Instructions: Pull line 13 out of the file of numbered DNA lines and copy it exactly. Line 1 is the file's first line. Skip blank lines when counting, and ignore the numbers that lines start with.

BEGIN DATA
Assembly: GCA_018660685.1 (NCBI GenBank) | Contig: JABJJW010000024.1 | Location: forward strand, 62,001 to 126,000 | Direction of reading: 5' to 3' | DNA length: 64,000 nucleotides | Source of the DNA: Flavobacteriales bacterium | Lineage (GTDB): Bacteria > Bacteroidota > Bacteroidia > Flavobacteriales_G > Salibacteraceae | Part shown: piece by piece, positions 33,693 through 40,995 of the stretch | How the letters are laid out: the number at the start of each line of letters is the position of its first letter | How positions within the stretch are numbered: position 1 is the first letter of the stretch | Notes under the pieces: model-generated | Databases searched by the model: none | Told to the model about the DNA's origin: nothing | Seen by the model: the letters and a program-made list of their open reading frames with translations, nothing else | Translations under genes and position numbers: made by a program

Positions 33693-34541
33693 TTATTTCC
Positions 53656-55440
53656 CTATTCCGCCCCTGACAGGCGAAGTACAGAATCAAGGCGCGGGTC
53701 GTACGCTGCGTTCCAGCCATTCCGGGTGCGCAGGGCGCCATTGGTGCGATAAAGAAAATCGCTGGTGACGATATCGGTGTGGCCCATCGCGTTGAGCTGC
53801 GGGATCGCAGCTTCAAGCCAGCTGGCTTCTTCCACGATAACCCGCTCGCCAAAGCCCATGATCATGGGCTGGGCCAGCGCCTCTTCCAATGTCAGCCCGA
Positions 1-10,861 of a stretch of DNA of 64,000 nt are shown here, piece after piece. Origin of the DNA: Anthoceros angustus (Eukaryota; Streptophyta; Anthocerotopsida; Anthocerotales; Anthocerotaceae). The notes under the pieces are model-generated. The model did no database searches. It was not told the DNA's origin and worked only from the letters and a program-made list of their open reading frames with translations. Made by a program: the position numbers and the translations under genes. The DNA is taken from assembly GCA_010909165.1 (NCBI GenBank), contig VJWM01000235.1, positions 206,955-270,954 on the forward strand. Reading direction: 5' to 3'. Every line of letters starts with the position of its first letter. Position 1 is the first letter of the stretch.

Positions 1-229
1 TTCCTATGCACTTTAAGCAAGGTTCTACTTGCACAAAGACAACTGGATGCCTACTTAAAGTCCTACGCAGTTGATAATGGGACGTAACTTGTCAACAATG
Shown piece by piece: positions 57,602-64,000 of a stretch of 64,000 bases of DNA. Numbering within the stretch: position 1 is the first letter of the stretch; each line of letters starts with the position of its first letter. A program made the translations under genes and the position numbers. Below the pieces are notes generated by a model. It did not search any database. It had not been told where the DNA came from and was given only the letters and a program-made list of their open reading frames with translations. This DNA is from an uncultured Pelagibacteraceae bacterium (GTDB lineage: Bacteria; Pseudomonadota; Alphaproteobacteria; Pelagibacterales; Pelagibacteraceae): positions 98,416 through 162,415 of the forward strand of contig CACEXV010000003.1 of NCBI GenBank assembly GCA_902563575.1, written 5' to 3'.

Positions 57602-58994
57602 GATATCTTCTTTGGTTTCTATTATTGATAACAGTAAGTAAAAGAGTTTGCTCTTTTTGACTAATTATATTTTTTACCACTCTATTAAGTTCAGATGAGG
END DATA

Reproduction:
57602 GATATCTTCTTTGGTTTCTATTATTGATAACAGTAAGTAAAAGAGTTTGCTCTTTTTGACTAATTATATTTTTTACCACTCTATTAAGTTCAGATGAGG